Tuesday, October 16, 2012

Do Roman Catholics Eat Marcion Every Sunday at Their Services? [Part One]

I have never been satisfied with the claims about Marcion in the Church Fathers.  There is no actual evidence for the existence of the person of 'Marcion' save for what Irenaeus of Lyons tells us about an encounter with the heretic presumably at Rome.  Most people accept the claim that Irenaeus was Polycarp's most devoted student.  I have doubted this story ever since I became aware of the rivalry which existed in the late second century between Irenaeus and a certain Valentinian heretic named Florinus.

At one time, as Peter Lampe notes, Victor the bishop of Rome was favorably disposed toward Florinus.  Devoting oneself to 'Valentinianism' - whatever that was - could not have been a 'crime' at this time.  Yet Irenaeus continued to work on Victor and likely by the reign of Septimius Severus, Florinus was not only banished from the Imperial court but also from the favor of the Roman bishop.

The reason I bring this up of course is because Florinus was acknowledged to have been closer to Polycarp than Irenaeus ever was.  Irenaeus makes a back handed confession in one of the surviving fragments in his name - acknowledging that (a) he only knew Polycarp when he was very young and (b) that Florinus was always seen in the master's company.  The only reason that anyone buys the argument that Irenaeus was a faithful spokesperson for the beliefs of Polycarp is the fact that Irenaeus is all we have.  Florinus's writings have not survived and any association that Polycarp might have had with Valentinianism disappeared with him.

We certainly should expect that there was an association between Polycarp and the Valentinians in Rome.  Irenaeus's implicit argument that Florinus fell from Polycarp's orthodoxy simply isn't believable given the fact that there is no evidence for Irenaeus's authority on the Smyrnaean master.  All of which takes is back to Irenaeus's claim that Polycarp rejected Marcion and identified him as the firstborn of Satan in their brief encounter.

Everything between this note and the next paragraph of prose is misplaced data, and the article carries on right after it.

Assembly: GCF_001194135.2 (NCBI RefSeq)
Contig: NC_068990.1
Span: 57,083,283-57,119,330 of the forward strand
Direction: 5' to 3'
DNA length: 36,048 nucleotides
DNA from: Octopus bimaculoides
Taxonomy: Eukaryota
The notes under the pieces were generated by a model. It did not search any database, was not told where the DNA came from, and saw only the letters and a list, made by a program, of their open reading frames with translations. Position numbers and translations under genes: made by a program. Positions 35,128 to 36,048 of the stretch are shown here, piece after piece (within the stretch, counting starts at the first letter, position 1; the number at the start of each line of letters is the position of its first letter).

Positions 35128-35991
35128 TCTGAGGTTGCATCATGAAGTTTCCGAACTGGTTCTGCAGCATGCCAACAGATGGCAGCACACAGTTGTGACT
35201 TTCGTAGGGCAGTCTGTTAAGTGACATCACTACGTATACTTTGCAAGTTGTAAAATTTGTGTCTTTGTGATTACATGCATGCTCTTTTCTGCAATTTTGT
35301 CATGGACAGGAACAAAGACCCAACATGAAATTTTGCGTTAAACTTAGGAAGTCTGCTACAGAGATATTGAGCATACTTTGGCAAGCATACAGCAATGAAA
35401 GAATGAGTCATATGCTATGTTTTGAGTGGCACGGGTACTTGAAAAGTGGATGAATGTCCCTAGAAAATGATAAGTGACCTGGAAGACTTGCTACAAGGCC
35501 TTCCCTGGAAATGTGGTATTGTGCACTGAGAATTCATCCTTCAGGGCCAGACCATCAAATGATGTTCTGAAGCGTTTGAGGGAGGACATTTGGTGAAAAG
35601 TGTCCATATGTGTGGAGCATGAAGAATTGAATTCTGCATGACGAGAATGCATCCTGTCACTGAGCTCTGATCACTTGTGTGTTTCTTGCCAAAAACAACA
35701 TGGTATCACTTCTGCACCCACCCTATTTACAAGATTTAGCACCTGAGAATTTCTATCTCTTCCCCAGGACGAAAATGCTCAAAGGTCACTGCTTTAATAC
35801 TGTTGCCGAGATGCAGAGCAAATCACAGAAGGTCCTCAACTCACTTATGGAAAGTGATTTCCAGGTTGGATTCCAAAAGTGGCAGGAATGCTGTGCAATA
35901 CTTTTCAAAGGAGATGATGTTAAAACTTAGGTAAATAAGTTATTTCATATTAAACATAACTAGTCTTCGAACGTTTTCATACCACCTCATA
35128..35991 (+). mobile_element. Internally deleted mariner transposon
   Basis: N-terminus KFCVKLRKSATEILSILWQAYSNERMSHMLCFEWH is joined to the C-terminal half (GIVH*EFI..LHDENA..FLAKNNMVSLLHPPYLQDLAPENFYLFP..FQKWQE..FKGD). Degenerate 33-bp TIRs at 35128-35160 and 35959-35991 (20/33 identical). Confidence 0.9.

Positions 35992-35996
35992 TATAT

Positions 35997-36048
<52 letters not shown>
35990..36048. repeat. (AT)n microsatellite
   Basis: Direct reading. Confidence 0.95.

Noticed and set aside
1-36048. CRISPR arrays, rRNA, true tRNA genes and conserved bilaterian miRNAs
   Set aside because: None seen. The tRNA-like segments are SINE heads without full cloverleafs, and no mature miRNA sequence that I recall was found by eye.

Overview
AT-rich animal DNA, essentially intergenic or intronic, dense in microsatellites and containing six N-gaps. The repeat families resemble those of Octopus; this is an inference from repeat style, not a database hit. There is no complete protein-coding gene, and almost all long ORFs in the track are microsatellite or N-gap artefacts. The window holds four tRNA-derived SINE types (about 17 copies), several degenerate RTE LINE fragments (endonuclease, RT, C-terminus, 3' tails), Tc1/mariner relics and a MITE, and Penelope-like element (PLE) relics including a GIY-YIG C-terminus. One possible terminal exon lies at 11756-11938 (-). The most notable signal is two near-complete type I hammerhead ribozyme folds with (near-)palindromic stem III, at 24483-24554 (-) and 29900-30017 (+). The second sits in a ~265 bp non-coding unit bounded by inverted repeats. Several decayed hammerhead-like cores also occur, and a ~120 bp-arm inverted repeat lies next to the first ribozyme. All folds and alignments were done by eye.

I have long argued - ever since I published an article at Hermann Detering's site on the subject - that Lucian of Samosata's 'stranger' in his Christian parody the Passing of Peregrinus is none other than our Polycarp of Smyrna.  There was clearly a body of literature associated with Polycarp which Irenaeus channeled into a newly rebaptized figure of 'Ignatius of Antioch.'  The Latin name 'Ignatius' no less than its Syriac equivalent Nurono certainly go back to the Jewish Aramaic term seraph (= angel).

We have to imagine Polycarp then - at least from the eyes of his pagan contemporaries - as something of a wandering charlatan, a man claiming to be an angel and longing to establish a fiery martyrdom for himself.  There were apparently several 'public suicide events' associated with the Olympic games which ultimately succeeded in 161 CE.  Nevertheless we know so very little about the real Polycarp that we simply buy into Irenaeus's claim that he was rejected by his master.

There is a part of me, I must confess, which always sees this sort of 'rejection stories' as little more than a denial of association.  In other words, that Irenaeus goes out of his way to say that Polycarp rejected Marcion is nothing more than an attempt to cover up an original association.  Of course we know so very little about Marcionitism it is difficult to say anything definitive about the context of such a relationship.  Nevertheless one thing seems to be clear from the Acts of Archelaus and Mani's historic appeal to Marcion as a witness for his 'prophethood' - Marcionites seemed to be waiting for the coming of the Paraclete.

Of course some people are now asking - what is a Paraclete?  The simplest way to answer the question is that Mohammad wasn't alone in claiming to be the one prophesied by Jesus.  There were a host of previous incarnations of a figure called 'the Comforter' - a messianic role associated with a variant text of the material which has now made its way into the gospel of John.

Origen tells us that the Marcionites and Valentinians apparently saw Paul as this Paraclete.  Nevertheless this doesn't seem to have stopped at least some Marcionites from continuing to expect 'Comforters' to appear in the future - perhaps in every generation.  To this end, I am left suspecting that Valentinus or even Polycarp may have been figures claiming to be the Paraclete.  This shouldn't be at all surprising given the success of another contemporary figure named Montanus who founded what was called the 'New Prophesy' movement.

The point here is the image of Polycarp 'pushing away' the heretic Marcion isn't really worth anything.  It is a stock narrative which early Christianity shared with rabbinic Judaism and Samaritanism.  Irenaeus might well have been making this story up to deny the historical reality that Polycarp was something of schismatic from the original Marcionite orthodoxy.  Of course the next questions are - what is Marcionitism, who was Marcion?  This we will begin to tackle in our next post.

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